If you don't know this, providing the music location depends on your operating system. On Windows, first "map" the network share to a drive letter. On OS X, you can "mount" the share using Connect to server within the Finder menu; this will then mount the share to a sub folder of /Volumes/. With the folder now mapped or mounted, you can select the path using the Browse button.

We can now set the Bluesound cover art rules. Because there are so few, all we need to do is:

  • Click Find missing cover art and change the Saved artwork name to "folder".
  • Click Add a rule, Maximum resolution and set the resolution to 900x900
  • Click Add a rule, Maximum data size (KB) and set the size to 512 KB
  • Add the Image formats rule and choose only JPG as permitted.

I would also suggest leaving Embed cover art in music files as Embed art where possible. This ensures the same copy of artwork is present embedded inside your music files. Embedded art is, in my experience, the most portable way of storing artwork.

The settings should now look like:

Settings after configuration for Bluesound

Now click Apply rules and bliss will begin assessing and fixing your artwork!

If bliss finds an album without a folder.jpg, it will find artwork below 512 KB online and install it, saving to folder.jpg (and embedding it if you left that option as default as I advised).

If bliss finds an album with artwork which is over 512 KB it marks this album Non-compliant but performs no further work.

Once bliss's scan is complete you will be left with:

  • The original albums that displayed ok (bliss does not touch these)
  • Albums that were missing artwork, which bliss has automatically added artwork for
  • Non-compliant albums that contain artwork that is too large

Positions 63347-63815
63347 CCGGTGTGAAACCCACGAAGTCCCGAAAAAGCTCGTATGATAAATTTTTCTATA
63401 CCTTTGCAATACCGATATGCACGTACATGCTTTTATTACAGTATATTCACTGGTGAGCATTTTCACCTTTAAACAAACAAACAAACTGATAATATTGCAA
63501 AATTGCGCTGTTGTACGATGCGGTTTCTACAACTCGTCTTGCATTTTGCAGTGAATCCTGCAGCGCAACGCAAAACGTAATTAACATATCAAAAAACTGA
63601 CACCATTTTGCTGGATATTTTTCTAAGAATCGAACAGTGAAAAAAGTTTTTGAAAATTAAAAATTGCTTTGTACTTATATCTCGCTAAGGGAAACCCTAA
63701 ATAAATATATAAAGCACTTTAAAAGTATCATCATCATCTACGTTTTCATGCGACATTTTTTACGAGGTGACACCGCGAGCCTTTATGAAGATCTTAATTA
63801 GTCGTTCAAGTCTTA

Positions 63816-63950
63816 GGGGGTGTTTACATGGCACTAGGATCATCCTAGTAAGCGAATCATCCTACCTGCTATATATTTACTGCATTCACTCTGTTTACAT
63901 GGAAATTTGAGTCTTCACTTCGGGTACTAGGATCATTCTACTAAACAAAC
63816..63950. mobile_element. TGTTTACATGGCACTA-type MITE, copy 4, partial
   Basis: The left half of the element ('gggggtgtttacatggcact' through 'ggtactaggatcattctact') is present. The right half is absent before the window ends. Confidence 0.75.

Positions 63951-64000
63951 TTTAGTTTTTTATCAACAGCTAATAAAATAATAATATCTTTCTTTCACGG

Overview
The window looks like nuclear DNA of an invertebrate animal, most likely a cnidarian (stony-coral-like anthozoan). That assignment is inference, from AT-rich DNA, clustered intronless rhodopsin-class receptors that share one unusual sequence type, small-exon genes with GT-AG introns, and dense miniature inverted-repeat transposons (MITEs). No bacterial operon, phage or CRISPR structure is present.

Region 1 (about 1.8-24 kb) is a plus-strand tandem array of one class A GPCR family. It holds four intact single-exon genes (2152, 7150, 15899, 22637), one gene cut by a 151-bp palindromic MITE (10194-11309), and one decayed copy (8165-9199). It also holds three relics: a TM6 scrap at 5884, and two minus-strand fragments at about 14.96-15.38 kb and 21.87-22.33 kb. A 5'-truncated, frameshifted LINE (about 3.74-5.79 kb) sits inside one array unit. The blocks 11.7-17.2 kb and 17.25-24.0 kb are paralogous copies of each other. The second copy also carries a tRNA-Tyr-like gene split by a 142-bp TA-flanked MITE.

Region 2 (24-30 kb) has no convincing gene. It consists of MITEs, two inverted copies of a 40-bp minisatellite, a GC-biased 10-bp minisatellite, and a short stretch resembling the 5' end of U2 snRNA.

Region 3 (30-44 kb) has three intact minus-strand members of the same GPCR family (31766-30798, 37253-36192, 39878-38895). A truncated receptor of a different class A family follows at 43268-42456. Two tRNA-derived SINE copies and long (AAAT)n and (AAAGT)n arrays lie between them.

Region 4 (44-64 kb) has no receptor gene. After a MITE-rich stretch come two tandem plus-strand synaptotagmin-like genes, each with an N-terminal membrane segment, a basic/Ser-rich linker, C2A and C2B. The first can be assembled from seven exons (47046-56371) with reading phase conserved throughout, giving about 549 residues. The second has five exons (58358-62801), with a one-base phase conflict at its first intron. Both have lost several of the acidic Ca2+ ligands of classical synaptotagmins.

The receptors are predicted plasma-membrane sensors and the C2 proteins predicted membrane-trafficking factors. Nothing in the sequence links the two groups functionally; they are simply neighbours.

The final group can be addressed in two ways: either on the Albums page, or on the Inbox page (which also allows for bulk fixes). On the album page, first filter the page to show only albums with artwork that is too large. Under Compliance is click Artwork that is too large:

Filter for album compliance

The albums list will filter to only albums that are non-compliant because their artwork is too large.

In the resulting list of non-compliant albums, hover your mouse over an album and a why? link appears. Click it and you get more information about the compliance of an album:

Non-compliant albums

You'll also see some buttons to shrink the artwork - Reduce data size. Click them and all artwork for that album will be shrunk. The album will then be re-assessed, and should be compliant as a result (assuming no other rules are in place and causing the non-compliance).

Alternatively, the Inbox lists all outstanding fixes for your library in one place:

The Inbox showing all fixes

This provides a way of grouping all of the fixes in one place. Even more usefully, the Fix all visible button allows all visible fixes of a given type to be executed at once. Used in conjunction with Items per page you can zoom through an entire collection of too-large artwork in no time:

Fix all visible too-large artwork

Just as with the Albums page, when you click a fix on the Inbox the album will subsequently be re-assessed for its compliance.

If that doesn't fix things....

So you've run through the process, either manually or using bliss. But the artwork is still missing in Bluesound! What to do?

The first thing to try is a full re-index of your library. From the same Navigation Drawer, select Configure Player then Delete Index. This time all entries in your library will disappear and, again, slowly begin to repopulate.

If that doesn't work, try opening the Bluesound app, tap the Bluesound logo at the top-left in the Navigation Drawer and then select Reload Album Artwork. This clears Bluesound's cache of artwork and repopulates it, hopefully picking up the new, compliant art.

A little 'gotcha' unrelated to Bluesound which is known to trip people up on Windows machines: Windows Media Player is known for altering Folder.jpg files such that they are hidden by the OS and marked as system files. This causes problems when other devices or software attempts to read or write to them. Workarounds are detailed in our special article covering this issue.

Split albums

And finally...!

Another metadata/library management related problem that occasionally pops up on Bluesound devices are split albums.

This is quite a common issue and affects a number of different software and hardware devices. If this affects you, you may want to review ways to use bliss to resolve split albums.

I hope this helps complete your Bluesound cover art, and potentially other metadata/library management issues besides!

tags: walkthrough hifi

The Music Library Management blog

Dan Gravell

I'm Dan, the founder and programmer of bliss. I write bliss to solve my own problems with my digital music collection.